The number of wounded unknown.—
Letters from Santa Fe describe the coun
try as exceedingly fertile. A new gold
mine had been discovered, 50 miles
nearer Santa Fe.
NOBLE ACT.—A Mexican physician
residing in Camargo, says the Flag, has
received a letter from a surgeon at Sal
tillo, dated two days after the battle, in
which it is stated that Gen. Taylor per
mitted Santa Anna to have all his wound
ed conveyed into Saltillo, and tendered
him surgical aid from his own army.
It is reported in Matamoras that Gen.
Urrea had retreated toward the Tula
Pass, as soon as he understood that Col.
Curtis was marching against him.
It was also said that Santa Anna was
falling back upon San Luis Potosi—pro
bably he has only retreated to Parras.
Five thousand dollars in specie,
belonging to the United States, has been
stolen, it is said, in Michigan, while
those who had charge of it were convey
ing it from Chicago to Detroit.
[From the Hollidaysburg Register.]
TUB ITOIOZI Or BLAIR !
MEETING OF THE PEOPLE-IRVIN
AND PATTON !
In pursuance of public notice a large
and enthusiastic meeting of the friends
of IRVIN & PATTON convened in the
Public School House in the borough of
Hollidaysburg, on the evening of the
24th ult., to respond to the action of the
late Whig State Convention. On motion,
SETH R. McCUNE, Esq., of Franks
town township, was chosen President;
and JAMES MALONE, CAPT. J. RILING,
JACOB WIDENSALL,DAVID STEWART, CAPT.
EDWARD MCKIERNAN, JACOB NICKODEMUS,
JACOB BUTTENBURG, Vice Presidents ;
and Geo. W. Johnston, Esq., and James
Messrs. LYON, of Bedford, BENDEICT,
of Huntingdon, and MAGEHAN, of Alle
gheny, were successively called upon by
the meeting, and responded in interest
ing and able addresses.
S. Steel Blair, Esq., from the commit.
tee appointed for the purpose, reported
the following resolutions, which were
unanimously adopted :
Resolved, That this meeting views
with the highest gratification the general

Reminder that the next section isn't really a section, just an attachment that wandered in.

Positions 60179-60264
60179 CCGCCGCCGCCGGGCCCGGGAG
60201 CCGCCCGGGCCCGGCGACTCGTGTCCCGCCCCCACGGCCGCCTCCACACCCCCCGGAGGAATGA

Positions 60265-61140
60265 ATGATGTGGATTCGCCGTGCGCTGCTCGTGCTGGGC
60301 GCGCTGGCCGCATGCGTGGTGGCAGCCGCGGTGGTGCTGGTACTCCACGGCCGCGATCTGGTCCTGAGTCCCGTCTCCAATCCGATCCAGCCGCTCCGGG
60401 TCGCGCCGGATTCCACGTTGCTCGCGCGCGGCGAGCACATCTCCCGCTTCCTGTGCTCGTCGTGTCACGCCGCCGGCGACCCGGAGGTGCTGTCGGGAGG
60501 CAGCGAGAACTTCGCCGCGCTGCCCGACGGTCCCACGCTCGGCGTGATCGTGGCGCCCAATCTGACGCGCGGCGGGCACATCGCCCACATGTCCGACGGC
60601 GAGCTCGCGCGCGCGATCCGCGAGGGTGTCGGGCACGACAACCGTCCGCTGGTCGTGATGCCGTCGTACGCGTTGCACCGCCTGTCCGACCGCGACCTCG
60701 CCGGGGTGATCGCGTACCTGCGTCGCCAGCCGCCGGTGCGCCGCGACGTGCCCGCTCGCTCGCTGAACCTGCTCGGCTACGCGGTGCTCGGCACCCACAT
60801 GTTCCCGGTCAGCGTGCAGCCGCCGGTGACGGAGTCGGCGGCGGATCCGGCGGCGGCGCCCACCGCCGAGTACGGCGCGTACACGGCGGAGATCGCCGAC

harmony and activity exhibited by the
Whig Party throughout our State and
Resolved, That the partial triumph
obtained by the friends of American In
dustry at the fall Election in 1846, is
but a prelude to the still more glorious
victory which awaits them in October
Resolved, That the nomination of Gen.
JAMES IRVIN, of Centre county, for
the office of Governor of Pennsylvania,
and Major JOS. W. PATTON, for the
office of Canal Commissioner, meets our
most cordial approbation.
Resolved, That, as neighbors of Gen.
laviN, we hereby render our united tes
timony to his distinguished abilities, his
unspotted character, and unbounded gen
Res - olved, That, as acquaintances of
Major Jos. W. PATTON whilst a resident
amongst us, we bear a similar testimony
to his private virtues and his entire
qualifications to discharge the duties of
the important office for which he has
been nominated, with honor to himself
and advantage to the State.
Resolved, That the Whigs of Blair
county will yield to Gen. Irvin and Maj.
Patton their unanimous support, and
pledge themselves to use all honorable
means to secure their triumphant elcc•
Resolved, That we hold as a cardinal
principle of the Whig Party —and a
strict adherence to which we do sincere
ly profess—a protection to American In
dustry, such as was afforded by the Tar
iff of 1842 ; against the competition of
the pauper labor of Europe.
Resolved, That such an extension of
Slavery as is openly contemplated by
the present Administration, would be an
outrage on the free labor of the north,
and a gross violation of the rights of
Resolv?d, That the malignant opposi
tion of Frances R. Shunk to the INDUS.
TR!AL INTERESTS of our State, is fully
manifested by his recent vetoes of the
bills incorporating certain Manufactu
ring companies in our county and other
parts of the State.
Resolved, That the present imbecile
Administrations of Francis R. Slunk
and James K. Polk, should recommend
the " One Term " principle to all candid
and reflecting men.
DANIEL O'CONNELL.—The accounts
received from England by the Hibernia,
state that this great leader of the Irish
people is rapidly sinking into the arms
of death. The Liverpool Times says:
"Mr. O'Connell, it is said, is dying.
The state of his health prevents his re
moval to Ireland. His confessor, Mr.
Miley, left Dublin, by express, to attend
him in London, where he now remains.
His complaint is stated to be water on
the chest and dropsy ill the legs—fatal
symptoms ever at his time of life. The
number of inquiries daily at his hotel is
great, and it is said a servant from the
palace is amongst the number."
EMIGRATION.—Letters have been re
ceived by the steamer, says the N. York
True Sun, announcing an overwhelming
emigration from France and Germany.
In Alsace, entire villages are breaking
up, preparatory to embarking for Ame
rica. In Holland, too, a similar dispo
sition exists, and the immense number
of Dutch, who will come out, will ex
ceed anything ever known. In Hesse
Darmstadt, parties are forming for emi
gration ; in one town, a roll of 400 was
signed in a week. To these, we must
add the immigration from Ireland, Scot
land and England. Some of our con
temporaries estimate 150,000 as the
number to come within the next six
Or The Lycoming Gazette, one of the
most influential loci foco papers of nor
thern Pennsylvania, thus coolly notices
tho re-nomination of Gov. Skunk:
"If the nomination of Mr. Skunk is
NOT PARTICULARLY ACCEPTABLE, why let it
pass—say nothing about it—wait for